Team 6 – Synapses of Affective Behaviors

Our scientific interests are focused on how molecular mechanisms contributing to the processing of inhibitory and excitatory inputs in neurons are integrated into neural circuits and determine affective, emotional behaviors.

In the laboratory, in particular, we concentrate on the intralaminar and midline thalamus (IL/MDLs), associative higher-order nuclei controlling emotional and attentional states and wake/sleep transitions, and on the epithalamic Medial Habenula (MHb), which controls aversion. The thalamus and the epithalamus are key hubs for the transfer of information between the anterior and the posterior brain. Although thalamus and epithalamus show a largely heterogeneous connectivity pattern, their circuital organization in rodents is simple and shows common features. Namely, no local circuitry is present in the vast majority of both thalamic and epithalamic subregions. Here, nuclei are indeed mostly composed of relay neurons that receive the incoming information and retransmit it without forming local collaterals. Information is thus processed at individual neuronal level by how cell firing patterns are affected by the incoming activity and by the activation of local molecular events. In this context, both the IL/MDLs and the MHb, and up/downstream areas, are endowed with unique (non)synaptic mechanisms contributing to information treatment.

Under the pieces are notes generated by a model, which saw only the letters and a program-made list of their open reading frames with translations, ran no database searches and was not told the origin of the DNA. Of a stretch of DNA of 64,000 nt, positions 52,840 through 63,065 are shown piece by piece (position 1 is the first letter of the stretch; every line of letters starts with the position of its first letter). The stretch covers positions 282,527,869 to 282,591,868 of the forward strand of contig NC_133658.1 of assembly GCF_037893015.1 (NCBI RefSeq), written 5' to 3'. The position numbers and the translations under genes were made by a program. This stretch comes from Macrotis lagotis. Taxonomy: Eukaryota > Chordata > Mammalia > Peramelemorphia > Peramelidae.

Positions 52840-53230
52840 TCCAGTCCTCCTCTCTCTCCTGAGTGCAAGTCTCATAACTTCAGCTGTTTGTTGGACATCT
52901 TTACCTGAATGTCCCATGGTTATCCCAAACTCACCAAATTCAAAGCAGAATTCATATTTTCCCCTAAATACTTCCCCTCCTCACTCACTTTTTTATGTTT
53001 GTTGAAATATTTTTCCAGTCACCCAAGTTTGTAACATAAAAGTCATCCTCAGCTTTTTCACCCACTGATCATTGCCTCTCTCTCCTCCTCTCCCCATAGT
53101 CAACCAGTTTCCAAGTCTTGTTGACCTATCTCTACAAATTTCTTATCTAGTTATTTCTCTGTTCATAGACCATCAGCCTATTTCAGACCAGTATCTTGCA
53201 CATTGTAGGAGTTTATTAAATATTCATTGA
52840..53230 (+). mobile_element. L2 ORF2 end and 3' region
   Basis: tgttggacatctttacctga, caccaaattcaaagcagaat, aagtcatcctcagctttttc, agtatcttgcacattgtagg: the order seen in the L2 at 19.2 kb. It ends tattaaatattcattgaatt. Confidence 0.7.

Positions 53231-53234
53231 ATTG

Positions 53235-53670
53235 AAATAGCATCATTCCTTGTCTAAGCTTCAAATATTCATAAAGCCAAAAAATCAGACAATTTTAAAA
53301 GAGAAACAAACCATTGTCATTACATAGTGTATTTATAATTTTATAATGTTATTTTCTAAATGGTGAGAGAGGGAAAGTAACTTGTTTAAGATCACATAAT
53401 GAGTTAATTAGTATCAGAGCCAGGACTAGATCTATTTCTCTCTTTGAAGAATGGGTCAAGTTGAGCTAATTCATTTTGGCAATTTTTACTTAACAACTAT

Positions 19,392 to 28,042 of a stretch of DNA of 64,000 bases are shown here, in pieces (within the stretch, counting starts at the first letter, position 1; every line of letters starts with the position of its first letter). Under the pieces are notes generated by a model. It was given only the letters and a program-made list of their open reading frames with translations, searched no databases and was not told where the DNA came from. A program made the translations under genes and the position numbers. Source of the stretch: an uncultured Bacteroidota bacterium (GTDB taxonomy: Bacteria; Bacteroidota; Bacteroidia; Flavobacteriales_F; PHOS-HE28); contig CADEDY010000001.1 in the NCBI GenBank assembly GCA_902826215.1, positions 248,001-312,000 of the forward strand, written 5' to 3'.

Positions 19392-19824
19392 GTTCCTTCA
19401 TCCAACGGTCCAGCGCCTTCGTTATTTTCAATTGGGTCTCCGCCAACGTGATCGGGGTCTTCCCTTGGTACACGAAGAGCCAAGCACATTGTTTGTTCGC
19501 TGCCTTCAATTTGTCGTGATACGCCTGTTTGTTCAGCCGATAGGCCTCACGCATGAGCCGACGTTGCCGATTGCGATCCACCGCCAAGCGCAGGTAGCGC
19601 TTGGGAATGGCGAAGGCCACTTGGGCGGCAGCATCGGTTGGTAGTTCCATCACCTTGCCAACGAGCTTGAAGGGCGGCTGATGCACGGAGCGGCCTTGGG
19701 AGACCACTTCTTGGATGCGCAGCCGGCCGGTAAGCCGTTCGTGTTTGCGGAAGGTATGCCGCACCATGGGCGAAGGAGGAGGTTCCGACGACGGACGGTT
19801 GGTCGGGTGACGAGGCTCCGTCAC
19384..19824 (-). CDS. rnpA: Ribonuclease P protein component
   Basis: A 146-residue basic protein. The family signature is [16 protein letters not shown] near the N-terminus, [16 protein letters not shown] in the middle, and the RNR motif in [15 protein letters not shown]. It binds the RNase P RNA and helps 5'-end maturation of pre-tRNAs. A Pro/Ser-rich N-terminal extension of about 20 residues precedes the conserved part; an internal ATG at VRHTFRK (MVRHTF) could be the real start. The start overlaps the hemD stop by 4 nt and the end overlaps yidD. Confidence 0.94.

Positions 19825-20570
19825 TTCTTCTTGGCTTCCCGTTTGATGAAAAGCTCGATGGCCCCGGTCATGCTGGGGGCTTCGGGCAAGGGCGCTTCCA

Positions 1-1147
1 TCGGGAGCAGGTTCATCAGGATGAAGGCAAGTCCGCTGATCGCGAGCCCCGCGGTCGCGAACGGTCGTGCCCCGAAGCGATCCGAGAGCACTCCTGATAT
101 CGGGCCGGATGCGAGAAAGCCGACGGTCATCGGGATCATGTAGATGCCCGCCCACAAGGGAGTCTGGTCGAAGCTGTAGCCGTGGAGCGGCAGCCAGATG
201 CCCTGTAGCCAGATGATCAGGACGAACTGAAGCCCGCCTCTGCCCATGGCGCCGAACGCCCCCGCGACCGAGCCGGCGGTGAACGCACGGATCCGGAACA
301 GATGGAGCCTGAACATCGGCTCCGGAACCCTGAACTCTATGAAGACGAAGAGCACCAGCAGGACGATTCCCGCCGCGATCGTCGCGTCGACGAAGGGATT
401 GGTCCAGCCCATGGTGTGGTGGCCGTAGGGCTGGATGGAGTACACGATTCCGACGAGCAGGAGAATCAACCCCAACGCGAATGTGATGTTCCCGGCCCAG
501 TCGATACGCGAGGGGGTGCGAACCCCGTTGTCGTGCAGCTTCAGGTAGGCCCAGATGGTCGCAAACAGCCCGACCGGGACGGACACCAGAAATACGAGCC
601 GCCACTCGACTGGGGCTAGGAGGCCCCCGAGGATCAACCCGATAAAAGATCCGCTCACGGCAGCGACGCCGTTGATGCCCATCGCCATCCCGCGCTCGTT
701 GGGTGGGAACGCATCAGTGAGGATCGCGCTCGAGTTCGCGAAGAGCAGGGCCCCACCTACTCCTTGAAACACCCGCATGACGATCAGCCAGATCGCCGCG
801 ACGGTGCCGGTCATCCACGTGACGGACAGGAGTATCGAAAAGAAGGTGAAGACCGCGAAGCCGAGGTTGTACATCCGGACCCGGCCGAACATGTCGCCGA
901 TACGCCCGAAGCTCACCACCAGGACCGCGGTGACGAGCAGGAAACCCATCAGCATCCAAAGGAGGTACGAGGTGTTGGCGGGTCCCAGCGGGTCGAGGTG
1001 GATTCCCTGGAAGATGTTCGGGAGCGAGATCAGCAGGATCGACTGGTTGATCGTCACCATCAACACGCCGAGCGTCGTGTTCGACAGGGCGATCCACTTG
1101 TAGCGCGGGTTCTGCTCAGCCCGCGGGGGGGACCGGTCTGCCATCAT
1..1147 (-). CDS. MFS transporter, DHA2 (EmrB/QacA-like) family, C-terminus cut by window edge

For our research, we use a bottom-up approach. Starting from the analysis of both the morphological and the physiological organization and ex vivo properties of synaptic connections, our approaches extend to a comprehensive investigation of the in vivo behavioral outcomes elicited by interfering with identified molecular actors. To do this we apply state-of-the-art optogenetic and chemogenetic viral approaches in transgenic mouse models, in combination with more conventional morphological tools.
In recent years, our team provided important contributions in the domains of thalamic and medial habenular physiology. As an example, in the MHb our work led to the first demonstration of the existence of novel excitatory glycinergic NMDA receptors containing the unconventional GluN3A subunit. Our finding that these receptors are mandatory for the emergence of conditioned aversive states in adult mice (Otsu et al., Science, 2019) extended the spectrum of physiological functions associated with the typically inhibitory neurotransmitter glycine.

If you want to explore the possibility of joining us either as a post-doctoral fellow or for a PhD program, please contact Marco Diana or Eric Schwartz.

Team leader


Recent Publications